I think you guys need to beg, borrow or bargain for a pair of used passive speakers and a powered mixer. People are so enamored of active speakers these days that passive ones are going for really cheap - especially big bulky ones. Old Peaveys, Yorkvilles, Yamahas, EV's.... can be had for cheap these days. And also, see if anyone wants to bargain or park some speakers. I've got an extra Yorkville Unity U15 that I would probably lend or sell for peanuts, to a group of guys just starting out; just to get it out of my house! There might be musicians in your area that want to dump old musty dusty, but perfectly functional rigs. When you're talking passive speakers, and when you're talking your budget, then used is the only way. What you could afford in the active speaker category that's new, just wouldn't cut it, so forget my previous assessment in my last post.

                    You'll still need a powered mixer, but there are used ones out there. Again for instance, I've got a powered Yorkville mixer that I bought twenty years ago used for $275.00 and it still works. If I was going to sell it, I might be able to get $50 or $75 for it (if I was lucky).

                    Buy local if you can, so that you can try it out first, and keep your eyes out for older musicians with wives that are getting tired of the PA clutter. Good deals can be had if you look for them.

                    OT, yes Brian was a talented guy and very down too earth. He might have earned the name "Too Loud" but he wasn't too proud. Sometimes (way way back) he would come and sit in with my top forty band, and play my really average guitar, through my really average amp - and make them sound great. As they say, it's all in the fingers.

                    Comment


                    • #11
                      Originally posted by mattc666 View Post
                      Unfortunately, the room we'd be using is the main part of my basement so I wouldn't be able to have a permanent speaker setup around the room (I am 15 and live with my mom and dad). The room is pretty small so I don't really think that would be a problem anyways. My bandmates and I were discussing getting two large speaker cabs (probably something like those all-purpose Peavey ones) and using a mixer with them as there really isn't much ground to cover.

                      Fair enough, small is sometimes more difficult... and FWIW, we went with unpowered mixer/active speakers mostly because it was just easier for us, and it led to an easy way to expand our music room system with spare/stored components if we have to haul it all somewhere and play out. And I really only meant to give an example of one way to do it, but there are several ways to skin the cat.

                      No matter what, feedback in a small area may be a problem, so you'll have to experiment with speaker placement relative to mics.

                      FWIW, and respectfully, balanced is better than loud. (And large isn't necessary for loud, especially in a small area.) If you need more loud because your drummer makes lots of noise, there are some non-electronic solutions to that... or e-drums can help.

                      -D44
                      Last edited by Drummer44; 06-16-2017, 10:50 AM.
                      ************************************************** *********************************

                      Old guy, just trying to play through the arthritis...
                      - Balance is a virtue; loud for its own sake is not... and loud won't fix bad
                      - I may not interpret ridiculous, crazy, or stupid the way you intended
                      - Common retail products are never awesome (thermo-nuclear probably is, though)
                      Assume the requisite list of stuff...

                      Comment


                      • #12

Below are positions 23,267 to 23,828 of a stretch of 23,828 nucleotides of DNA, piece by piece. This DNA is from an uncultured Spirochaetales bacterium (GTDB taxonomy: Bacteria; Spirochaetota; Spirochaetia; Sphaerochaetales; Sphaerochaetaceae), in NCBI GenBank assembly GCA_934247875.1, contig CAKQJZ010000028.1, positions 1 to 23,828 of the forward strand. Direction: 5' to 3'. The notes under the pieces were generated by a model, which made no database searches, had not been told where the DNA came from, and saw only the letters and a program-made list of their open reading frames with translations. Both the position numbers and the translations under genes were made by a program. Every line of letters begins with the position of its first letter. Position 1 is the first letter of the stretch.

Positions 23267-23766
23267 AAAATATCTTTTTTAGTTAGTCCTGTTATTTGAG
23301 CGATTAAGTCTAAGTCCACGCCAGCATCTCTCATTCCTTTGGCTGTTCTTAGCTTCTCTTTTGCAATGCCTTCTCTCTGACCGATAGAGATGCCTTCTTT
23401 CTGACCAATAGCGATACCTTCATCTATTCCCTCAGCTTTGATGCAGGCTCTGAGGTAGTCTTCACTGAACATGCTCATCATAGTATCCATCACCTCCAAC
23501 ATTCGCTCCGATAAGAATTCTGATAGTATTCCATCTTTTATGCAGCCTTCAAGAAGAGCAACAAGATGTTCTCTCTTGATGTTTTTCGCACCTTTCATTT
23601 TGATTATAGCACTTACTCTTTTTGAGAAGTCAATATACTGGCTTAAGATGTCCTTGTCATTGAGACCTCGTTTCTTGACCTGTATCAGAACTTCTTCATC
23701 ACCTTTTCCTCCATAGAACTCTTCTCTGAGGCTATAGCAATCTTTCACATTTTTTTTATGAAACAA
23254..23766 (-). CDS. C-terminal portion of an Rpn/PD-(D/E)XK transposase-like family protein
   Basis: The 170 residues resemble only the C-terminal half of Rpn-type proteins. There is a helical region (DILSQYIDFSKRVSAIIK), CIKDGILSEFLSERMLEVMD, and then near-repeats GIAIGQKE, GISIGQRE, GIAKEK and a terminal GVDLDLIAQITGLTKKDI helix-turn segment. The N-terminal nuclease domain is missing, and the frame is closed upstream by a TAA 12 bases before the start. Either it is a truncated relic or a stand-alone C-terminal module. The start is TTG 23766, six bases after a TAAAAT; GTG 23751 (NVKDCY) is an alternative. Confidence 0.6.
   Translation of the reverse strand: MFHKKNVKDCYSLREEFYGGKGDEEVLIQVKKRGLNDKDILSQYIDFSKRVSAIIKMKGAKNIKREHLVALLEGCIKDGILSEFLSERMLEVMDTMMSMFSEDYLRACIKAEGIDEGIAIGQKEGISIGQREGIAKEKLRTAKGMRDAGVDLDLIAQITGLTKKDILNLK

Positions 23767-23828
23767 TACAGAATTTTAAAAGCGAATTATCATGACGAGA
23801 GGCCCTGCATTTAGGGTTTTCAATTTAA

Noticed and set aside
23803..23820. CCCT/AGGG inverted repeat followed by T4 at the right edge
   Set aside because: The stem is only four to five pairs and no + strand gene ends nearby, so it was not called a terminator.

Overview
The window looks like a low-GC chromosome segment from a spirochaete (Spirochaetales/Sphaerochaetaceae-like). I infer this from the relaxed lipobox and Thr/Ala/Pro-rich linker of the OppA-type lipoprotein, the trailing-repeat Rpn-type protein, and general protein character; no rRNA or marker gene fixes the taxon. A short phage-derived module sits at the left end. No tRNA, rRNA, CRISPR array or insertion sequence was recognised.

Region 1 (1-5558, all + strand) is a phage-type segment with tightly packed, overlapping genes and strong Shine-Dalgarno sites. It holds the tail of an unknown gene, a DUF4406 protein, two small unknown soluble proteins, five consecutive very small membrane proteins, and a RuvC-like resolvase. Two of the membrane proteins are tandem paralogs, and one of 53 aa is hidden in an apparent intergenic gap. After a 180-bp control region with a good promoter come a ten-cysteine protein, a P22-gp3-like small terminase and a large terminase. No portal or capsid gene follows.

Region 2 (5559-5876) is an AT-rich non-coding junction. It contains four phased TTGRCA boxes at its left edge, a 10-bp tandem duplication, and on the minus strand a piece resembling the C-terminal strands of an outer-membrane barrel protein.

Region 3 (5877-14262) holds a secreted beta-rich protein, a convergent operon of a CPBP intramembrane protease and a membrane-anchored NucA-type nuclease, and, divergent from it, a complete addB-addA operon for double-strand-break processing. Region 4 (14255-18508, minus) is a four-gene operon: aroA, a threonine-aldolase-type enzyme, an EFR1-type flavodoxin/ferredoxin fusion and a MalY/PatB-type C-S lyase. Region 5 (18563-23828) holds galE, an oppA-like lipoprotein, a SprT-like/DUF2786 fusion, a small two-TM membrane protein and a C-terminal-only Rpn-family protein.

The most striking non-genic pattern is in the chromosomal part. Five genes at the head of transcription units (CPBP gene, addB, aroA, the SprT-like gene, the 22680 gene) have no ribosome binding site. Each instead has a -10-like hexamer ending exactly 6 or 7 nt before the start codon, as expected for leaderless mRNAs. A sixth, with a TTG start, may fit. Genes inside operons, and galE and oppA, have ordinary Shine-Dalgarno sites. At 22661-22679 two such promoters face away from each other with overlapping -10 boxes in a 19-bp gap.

Originally posted by Shaster View Post
                        Okay, now we're getting closer.

                        I think you guys need to beg, borrow or bargain for a pair of used passive speakers and a powered mixer. People are so enamored of active speakers these days that passive ones are going for really cheap - especially big bulky ones. Old Peaveys, Yorkvilles, Yamahas, EV's.... can be had for cheap these days. And also, see if anyone wants to bargain or park some speakers. I've got an extra Yorkville Unity U15 that I would probably lend or sell for peanuts, to a group of guys just starting out; just to get it out of my house! There might be musicians in your area that want to dump old musty dusty, but perfectly functional rigs. When you're talking passive speakers, and when you're talking your budget, then used is the only way. What you could afford in the active speaker category that's new, just wouldn't cut it, so forget my previous assessment in my last post.

                        You'll still need a powered mixer, but there are used ones out there. Again for instance, I've got a powered Yorkville mixer that I bought twenty years ago used for $275.00 and it still works. If I was going to sell it, I might be able to get $50 or $75 for it (if I was lucky).

                        Buy local if you can, so that you can try it out first, and keep your eyes out for older musicians with wives that are getting tired of the PA clutter. Good deals can be had if you look for them.

                        OT, yes Brian was a talented guy and very down too earth. He might have earned the name "Too Loud" but he wasn't too proud. Sometimes (way way back) he would come and sit in with my top forty band, and play my really average guitar, through my really average amp - and make them sound great. As they say, it's all in the fingers.
                        I've mostly been looking on eBay and sites like that, but I'll look at Craigslist to see if there's any local listings I can find. Thanks

                        Comment


                        • #13
                          Originally posted by Drummer44 View Post


                          Fair enough, small is sometimes more difficult... and FWIW, we went with unpowered mixer/active speakers mostly because it was just easier for us, and it led to an easy way to expand our music room system with spare/stored components if we have to haul it all somewhere and play out. And I really only meant to give an example of one way to do it, but there are several ways to skin the cat.

                          No matter what, feedback in a small area may be a problem, so you'll have to experiment with speaker placement relative to mics.

                          FWIW, and respectfully, balanced is better than loud. (And large isn't necessary for loud, especially in a small area.) If you need more loud because your drummer makes lots of noise, there are some non-electronic solutions to that... or e-drums can help.

                          -D44
                          Thanks for the advice. I did put gaffer tape on my tom heads and a pillow inside the kick drum to dampen the volume and reverb. I'll keep looking.

                          Comment